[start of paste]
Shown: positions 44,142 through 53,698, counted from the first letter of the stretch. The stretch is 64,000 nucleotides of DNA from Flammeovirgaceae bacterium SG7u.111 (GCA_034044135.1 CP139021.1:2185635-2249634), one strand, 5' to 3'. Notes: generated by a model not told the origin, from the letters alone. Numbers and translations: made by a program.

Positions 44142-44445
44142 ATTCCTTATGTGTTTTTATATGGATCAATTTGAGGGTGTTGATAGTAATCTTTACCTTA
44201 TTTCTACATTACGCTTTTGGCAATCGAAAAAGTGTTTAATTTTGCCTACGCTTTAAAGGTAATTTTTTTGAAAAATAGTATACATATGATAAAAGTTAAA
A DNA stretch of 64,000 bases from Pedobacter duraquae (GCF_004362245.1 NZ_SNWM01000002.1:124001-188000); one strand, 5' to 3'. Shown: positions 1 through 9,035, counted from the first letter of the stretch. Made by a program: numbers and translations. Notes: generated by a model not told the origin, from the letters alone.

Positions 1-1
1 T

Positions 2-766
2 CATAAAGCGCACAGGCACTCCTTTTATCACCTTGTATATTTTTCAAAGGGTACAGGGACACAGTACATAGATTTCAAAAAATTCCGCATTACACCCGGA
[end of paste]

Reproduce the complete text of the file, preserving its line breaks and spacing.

Shown: positions 44,142 through 53,698, counted from the first letter of the stretch. The stretch is 64,000 nucleotides of DNA from Flammeovirgaceae bacterium SG7u.111 (GCA_034044135.1 CP139021.1:2185635-2249634), one strand, 5' to 3'. Notes: generated by a model not told the origin, from the letters alone. Numbers and translations: made by a program.

Positions 44142-44445
44142 ATTCCTTATGTGTTTTTATATGGATCAATTTGAGGGTGTTGATAGTAATCTTTACCTTA
44201 TTTCTACATTACGCTTTTGGCAATCGAAAAAGTGTTTAATTTTGCCTACGCTTTAAAGGTAATTTTTTTGAAAAATAGTATACATATGATAAAAGTTAAA
A DNA stretch of 64,000 bases from Pedobacter duraquae (GCF_004362245.1 NZ_SNWM01000002.1:124001-188000); one strand, 5' to 3'. Shown: positions 1 through 9,035, counted from the first letter of the stretch. Made by a program: numbers and translations. Notes: generated by a model not told the origin, from the letters alone.

Positions 1-1
1 T

Positions 2-766
2 CATAAAGCGCACAGGCACTCCTTTTATCACCTTGTATATTTTTCAAAGGGTACAGGGACACAGTACATAGATTTCAAAAAATTCCGCATTACACCCGGA